By Jamie Matthews
On October 17 2017, Philippine President Duterte declared that the city of Marawi had been ‘liberated from terrorist influence‘. The city, located on the southern Philippine island of Mindanao, had been under siege by militant groups fighting under the flag of the so-called Islamic State (IS). While the Government’s victory is a welcome success, the five-month siege exposed the vulnerability of the Philippines to the continued threat of jihadist extremism.
Islamic State’s Pivot to Asia
The battle for Marawi represents the escalation of Islamist militancy in the Philippines and, more broadly, in South East Asia (SEA). The island of Mindanao has a history of Islamic separatism, with both peaceful and violent attempts to gain autonomy. However, the more violent elements of the movement have been given a boost by recent global changes. The most obvious change has been the rise of IS, which has attracted a growing number of Muslims to the creation of an Islamic caliphate. While IS has lost ground in Syria and Iraq, the group has sought to extend its influence elsewhere. This change has involved encouraging terrorism in the West, and the establishment of wilyats (IS provinces) in regions such as SEA and North Africa. With a sizeable Muslim minority often living in harsh poverty, the Philippines provides a particularly attractive target for the formation of a wilyat. The attack on Marawi therefore represented the beginning of IS’s ‘pivot to Asia’, meaning the actions of extremists in Marawi was part of a long-term strategic goal of IS. The threat of further attacks across the Philippines and SEA is high.
Impact of the Marawi Siege
Despite the militants’ eventual defeat in Marawi, the conflict has heightened the risk from extremist groups inspired by IS. Over five months, a small number of militants resisted government forces and controlled large parts of the city. At one point, it is thought that as few as 70 militants were keeping some 7000 troops at bay. The effectiveness of such a small number of dedicated fighters emboldened IS over the strategic potential of occupation in Mindanao. Some security analysts even believe that IS won the battle strategically because they showed their ability to resist powerful military forces. Success during the battle for Marawi has provided Islamists with a martyrdom to inspire others.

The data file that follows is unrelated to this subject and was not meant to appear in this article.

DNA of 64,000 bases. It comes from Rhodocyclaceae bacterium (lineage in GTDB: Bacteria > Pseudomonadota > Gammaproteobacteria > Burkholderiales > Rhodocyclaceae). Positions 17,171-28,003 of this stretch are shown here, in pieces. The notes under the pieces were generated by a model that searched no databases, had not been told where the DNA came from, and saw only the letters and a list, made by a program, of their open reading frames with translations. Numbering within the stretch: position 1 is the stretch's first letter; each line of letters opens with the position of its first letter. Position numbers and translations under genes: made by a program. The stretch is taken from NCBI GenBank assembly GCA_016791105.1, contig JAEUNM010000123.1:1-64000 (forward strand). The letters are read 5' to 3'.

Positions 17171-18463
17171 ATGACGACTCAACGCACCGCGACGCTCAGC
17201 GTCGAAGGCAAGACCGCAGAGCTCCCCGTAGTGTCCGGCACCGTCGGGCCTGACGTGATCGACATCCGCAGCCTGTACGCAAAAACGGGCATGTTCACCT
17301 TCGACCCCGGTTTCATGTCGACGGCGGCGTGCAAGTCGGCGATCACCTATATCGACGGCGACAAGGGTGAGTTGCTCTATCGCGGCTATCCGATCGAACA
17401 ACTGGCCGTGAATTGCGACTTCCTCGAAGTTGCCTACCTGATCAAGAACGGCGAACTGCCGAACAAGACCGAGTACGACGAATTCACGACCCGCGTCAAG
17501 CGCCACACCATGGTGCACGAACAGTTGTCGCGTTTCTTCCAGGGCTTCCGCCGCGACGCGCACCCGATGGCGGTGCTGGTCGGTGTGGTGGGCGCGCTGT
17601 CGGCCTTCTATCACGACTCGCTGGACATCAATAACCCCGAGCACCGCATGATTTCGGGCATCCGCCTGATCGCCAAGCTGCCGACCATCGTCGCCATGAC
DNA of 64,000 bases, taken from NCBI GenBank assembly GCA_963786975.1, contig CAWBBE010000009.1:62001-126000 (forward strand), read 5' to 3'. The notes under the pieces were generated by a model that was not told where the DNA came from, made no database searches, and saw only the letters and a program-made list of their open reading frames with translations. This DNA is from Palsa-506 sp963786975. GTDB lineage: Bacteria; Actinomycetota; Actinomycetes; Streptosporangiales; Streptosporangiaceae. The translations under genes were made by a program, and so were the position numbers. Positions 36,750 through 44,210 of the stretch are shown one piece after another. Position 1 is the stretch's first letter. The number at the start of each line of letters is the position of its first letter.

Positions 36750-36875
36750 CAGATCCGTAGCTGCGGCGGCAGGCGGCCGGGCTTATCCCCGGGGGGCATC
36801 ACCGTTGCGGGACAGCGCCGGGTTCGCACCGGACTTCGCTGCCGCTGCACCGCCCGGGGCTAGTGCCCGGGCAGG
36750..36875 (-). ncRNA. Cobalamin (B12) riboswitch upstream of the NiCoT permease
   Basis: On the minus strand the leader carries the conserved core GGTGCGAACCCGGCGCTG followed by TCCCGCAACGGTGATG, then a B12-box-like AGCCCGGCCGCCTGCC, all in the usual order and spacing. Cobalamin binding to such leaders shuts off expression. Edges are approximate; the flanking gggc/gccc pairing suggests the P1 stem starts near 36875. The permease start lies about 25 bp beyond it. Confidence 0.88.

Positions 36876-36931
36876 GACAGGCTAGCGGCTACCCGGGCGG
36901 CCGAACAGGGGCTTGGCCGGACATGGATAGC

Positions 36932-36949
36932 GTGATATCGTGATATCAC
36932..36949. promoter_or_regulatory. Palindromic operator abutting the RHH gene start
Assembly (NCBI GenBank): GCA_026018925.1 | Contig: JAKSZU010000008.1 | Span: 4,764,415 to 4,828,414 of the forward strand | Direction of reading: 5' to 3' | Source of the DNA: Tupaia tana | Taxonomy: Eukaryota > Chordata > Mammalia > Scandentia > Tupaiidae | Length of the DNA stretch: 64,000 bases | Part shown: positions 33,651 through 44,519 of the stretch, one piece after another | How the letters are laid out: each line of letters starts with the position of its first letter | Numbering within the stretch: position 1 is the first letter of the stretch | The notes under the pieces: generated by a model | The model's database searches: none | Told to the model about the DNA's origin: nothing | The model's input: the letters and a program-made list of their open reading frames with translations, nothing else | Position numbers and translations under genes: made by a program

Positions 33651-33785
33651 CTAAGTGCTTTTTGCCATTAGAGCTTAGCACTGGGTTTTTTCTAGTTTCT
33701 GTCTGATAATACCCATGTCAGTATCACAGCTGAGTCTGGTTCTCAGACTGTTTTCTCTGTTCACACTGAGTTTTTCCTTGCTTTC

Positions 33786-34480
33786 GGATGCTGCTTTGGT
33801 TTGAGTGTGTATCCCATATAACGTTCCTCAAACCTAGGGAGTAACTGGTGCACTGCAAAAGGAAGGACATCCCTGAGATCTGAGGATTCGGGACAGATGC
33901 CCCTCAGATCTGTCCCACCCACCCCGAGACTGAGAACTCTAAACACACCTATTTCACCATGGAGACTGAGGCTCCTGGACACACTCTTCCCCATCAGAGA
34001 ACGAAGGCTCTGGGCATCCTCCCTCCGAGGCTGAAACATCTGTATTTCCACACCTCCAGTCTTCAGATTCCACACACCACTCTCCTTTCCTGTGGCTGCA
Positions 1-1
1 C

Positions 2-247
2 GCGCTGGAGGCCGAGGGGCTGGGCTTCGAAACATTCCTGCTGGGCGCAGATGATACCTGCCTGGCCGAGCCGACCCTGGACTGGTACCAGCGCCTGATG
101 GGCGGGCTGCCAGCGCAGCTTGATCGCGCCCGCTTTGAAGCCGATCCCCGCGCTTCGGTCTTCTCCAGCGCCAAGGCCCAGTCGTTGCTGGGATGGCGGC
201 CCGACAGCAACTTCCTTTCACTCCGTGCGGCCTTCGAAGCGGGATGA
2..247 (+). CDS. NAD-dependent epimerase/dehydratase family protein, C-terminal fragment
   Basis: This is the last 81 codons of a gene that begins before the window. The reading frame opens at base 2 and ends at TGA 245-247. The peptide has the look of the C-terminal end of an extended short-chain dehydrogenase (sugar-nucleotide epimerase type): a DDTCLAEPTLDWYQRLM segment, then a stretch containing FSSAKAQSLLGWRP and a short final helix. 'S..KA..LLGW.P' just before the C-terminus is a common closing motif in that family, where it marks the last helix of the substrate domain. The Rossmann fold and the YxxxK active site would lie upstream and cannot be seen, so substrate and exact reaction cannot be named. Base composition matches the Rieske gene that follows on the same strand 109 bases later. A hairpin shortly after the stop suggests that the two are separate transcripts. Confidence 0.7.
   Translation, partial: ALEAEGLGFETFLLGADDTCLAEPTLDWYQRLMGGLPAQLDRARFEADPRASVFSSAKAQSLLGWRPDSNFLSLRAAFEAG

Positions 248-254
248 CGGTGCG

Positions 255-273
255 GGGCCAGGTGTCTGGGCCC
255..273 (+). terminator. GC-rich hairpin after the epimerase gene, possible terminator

The siege also assisted the radicalisation of young Muslims in the region and attracted extremists from around the world to the cause in Mindanao. The attack was well-documented in the media and IS publications. Images of militants raising black IS flags across Marawi were broadcast across the world and are thought to have had a similar impact as the images of IS’s 2014 victory in Mosul. The heavy-handed and ineffective approach of the Philippine military further aided the recruitment of young Muslims into IS ranks. IS recruiters utilised the Philippine military’s reliance on airstrikes to claim that it was the Government that destroyed the city and its residents’ homes. These publications by IS were made in conjunction with information on the historic plight of Muslims in Mindanao, highlighting previous governments’ attempts to oust Muslims from the region. These messages have encouraged radicalised Muslims to sympathise with the cause in Mindanao. The Island has even been described as “the new land of jihad”.